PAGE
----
Updated: April 15, 2020 1:54:24 pm
On Saturday, NASA marked the 50th anniversary of the Apollo 13 crewed mission to the Moon – known as “a successful failure” as its crew were able to pull off a safe return despite the spacecraft enduring an explosion.
Apollo 13 was NASA’s seventh crewed mission in the Apollo space program and the third that was to land on the Moon.
What was Apollo 13’s mission?
Apollo 11 and 12 – the previous two missions – had landed on lunar maria– the dark patches on the near side of the Moon which provide comparatively easier landing abilities. Apollo 13 was supposed to make a more challenging landing near the Fra Mauro, a crater which was formed as ejecta from the impact that formed the Imbrium Basin.
Conducting experiments at the Fra Mauro formation would have provided greater insights about the Moon and the Earth’s early geological history.
As part of its mission, Apollo 13 had to install a seismometer that would measure lunar seismic activity, equipment that would measure protons and electrons of solar origin on the Moon, and measure debris accumulation, among other objectives.
What went wrong with Apollo 13?
The Apollo 13 mission was launched from the Kennedy Space Centre in Florida on April 11, 1970, aboard the Saturn V SA-508 rocket. Its crew consisted of astronauts James Lovell Jr, Fred Haise Jr, and John Swigert Jr.
Two days into the mission, an explosion caused the oxygen tank in the service module to fail. Following this, astronauts Haise and Lovell famously radioed mission control at the Johnson Space Centre in Houston, Texas, “(Haise:) Okay Houston– (Lovell:) I believe we’ve had a problem here.”
To which the Space Centre replied, “This is Houston. Say again please”. To which Lovell reiterated, “Houston, we’ve had a problem.”
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After an hour, mission control had the lunar landing aborted, and announced an alternate mission in which Apollo 13 would swing around the Moon before returning to Earth.
The crew then had to move to the lunar module and were forced to make a heroic emergency re-entry. After enduring gruelling conditions aboard the spacecraft, the astronauts were able to return to Earth on April 17, landing in the South Pacific Ocean.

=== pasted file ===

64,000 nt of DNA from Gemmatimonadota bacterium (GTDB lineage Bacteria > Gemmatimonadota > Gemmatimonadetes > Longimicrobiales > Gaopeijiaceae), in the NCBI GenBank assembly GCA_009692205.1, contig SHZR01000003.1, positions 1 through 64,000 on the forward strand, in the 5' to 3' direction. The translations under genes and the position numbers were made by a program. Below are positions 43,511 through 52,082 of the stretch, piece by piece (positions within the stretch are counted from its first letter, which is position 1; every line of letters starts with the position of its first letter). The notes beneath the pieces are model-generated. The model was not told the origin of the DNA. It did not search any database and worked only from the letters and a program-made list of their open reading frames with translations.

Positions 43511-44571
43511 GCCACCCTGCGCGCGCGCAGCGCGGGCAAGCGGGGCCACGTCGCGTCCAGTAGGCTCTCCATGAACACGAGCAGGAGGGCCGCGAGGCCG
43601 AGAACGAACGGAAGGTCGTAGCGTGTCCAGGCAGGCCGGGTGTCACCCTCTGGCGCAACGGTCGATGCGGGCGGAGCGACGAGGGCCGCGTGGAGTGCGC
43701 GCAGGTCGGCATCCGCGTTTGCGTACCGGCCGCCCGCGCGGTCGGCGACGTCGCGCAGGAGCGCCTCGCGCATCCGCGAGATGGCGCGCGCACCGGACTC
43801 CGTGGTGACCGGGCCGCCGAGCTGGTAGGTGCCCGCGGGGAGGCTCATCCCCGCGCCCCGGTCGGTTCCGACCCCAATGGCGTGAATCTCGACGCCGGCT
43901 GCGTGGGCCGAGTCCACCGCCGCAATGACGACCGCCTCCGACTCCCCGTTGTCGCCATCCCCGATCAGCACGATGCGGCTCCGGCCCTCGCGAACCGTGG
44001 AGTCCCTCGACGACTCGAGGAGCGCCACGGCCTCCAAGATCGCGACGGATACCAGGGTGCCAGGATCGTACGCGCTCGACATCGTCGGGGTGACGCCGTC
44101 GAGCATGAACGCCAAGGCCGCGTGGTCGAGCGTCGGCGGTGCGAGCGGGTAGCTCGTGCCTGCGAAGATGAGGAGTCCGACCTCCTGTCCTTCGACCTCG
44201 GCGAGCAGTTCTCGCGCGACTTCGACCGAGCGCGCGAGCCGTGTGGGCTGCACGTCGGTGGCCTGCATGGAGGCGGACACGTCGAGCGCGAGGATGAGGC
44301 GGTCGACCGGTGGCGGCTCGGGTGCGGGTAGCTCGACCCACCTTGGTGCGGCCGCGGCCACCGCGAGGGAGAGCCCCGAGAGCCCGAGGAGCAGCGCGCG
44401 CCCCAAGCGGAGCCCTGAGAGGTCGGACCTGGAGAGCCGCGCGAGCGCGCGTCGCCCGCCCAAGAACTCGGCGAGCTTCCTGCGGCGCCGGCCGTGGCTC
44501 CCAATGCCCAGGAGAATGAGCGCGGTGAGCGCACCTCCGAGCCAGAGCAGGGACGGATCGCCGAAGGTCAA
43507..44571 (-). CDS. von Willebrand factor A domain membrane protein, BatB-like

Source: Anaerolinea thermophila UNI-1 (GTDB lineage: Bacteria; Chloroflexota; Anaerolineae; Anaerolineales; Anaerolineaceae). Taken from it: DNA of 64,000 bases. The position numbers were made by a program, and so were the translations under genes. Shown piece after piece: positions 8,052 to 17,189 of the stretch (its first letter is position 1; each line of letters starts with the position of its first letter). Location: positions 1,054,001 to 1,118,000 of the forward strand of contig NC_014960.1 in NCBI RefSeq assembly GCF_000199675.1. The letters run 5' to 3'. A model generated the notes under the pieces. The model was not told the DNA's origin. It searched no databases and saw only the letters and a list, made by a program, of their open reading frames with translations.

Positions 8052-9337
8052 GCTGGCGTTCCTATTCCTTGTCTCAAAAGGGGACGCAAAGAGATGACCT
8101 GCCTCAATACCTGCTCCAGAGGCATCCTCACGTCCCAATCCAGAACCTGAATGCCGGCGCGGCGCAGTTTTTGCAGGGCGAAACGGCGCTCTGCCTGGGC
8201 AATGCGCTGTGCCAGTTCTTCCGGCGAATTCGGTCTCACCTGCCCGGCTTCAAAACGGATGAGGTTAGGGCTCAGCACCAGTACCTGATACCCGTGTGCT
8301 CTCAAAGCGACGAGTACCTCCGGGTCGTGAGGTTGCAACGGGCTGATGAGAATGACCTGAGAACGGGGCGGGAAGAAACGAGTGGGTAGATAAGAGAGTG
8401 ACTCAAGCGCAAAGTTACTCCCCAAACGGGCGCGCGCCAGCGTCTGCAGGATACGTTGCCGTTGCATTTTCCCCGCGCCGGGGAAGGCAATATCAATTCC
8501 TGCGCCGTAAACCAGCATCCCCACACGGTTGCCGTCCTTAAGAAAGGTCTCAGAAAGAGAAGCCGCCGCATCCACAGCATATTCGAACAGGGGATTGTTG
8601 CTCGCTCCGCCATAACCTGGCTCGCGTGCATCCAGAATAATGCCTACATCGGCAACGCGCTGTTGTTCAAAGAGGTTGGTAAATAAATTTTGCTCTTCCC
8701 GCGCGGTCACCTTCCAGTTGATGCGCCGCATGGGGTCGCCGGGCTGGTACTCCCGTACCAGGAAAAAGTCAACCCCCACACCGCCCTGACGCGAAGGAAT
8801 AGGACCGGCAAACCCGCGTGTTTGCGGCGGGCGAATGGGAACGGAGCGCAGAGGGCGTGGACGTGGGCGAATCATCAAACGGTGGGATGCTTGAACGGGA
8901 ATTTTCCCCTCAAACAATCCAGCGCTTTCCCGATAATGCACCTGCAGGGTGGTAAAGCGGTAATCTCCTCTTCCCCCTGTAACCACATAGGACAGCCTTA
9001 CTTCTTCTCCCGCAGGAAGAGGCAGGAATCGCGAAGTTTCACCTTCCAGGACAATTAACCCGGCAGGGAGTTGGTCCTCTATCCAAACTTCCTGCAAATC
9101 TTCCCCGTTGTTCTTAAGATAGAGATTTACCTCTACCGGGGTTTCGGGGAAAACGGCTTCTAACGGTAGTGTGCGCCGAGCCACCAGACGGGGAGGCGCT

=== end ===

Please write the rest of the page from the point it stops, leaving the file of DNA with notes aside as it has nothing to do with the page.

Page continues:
While Apollo 13 was in space, it caused excitement in many corners, and countries including America’s major rival, the USSR, expressed solidarity and promised cooperation. French, British, and Soviet warships moved to the rescue in the planned recovery area for Apollo 13.
While Apollo 13 did not land on the lunar surface, it was able to return photographs that it took when it looped around the Moon.
In 1995, the aborted mission inspired a successful Hollywood film with the same name starring Tom Hanks and directed by Ron Howard.
NASA’s crewed missions to the Moon
After Apollo 11, the successful crewed mission that made Neil Armstrong the first human to set foot on the Moon, NASA sent six more missions between 1969 and 1972.
Of these, five succeeded (Apollos 12, 14, 15, 16, and 17) at landing humans on the lunar surface.
The six missions in total that were able to land on the Moon returned with a wealth of scientific data and almost 400 kilograms of lunar samples. Experiments included soil mechanics, meteoroids, seismic, heat flow, lunar ranging, magnetic fields, and solar wind experiments.
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The missions landed 12 astronauts on the Moon’s surface, all of whom were men. By 2024, the space agency plans to send the first woman and the next man aboard the Artemis mission.
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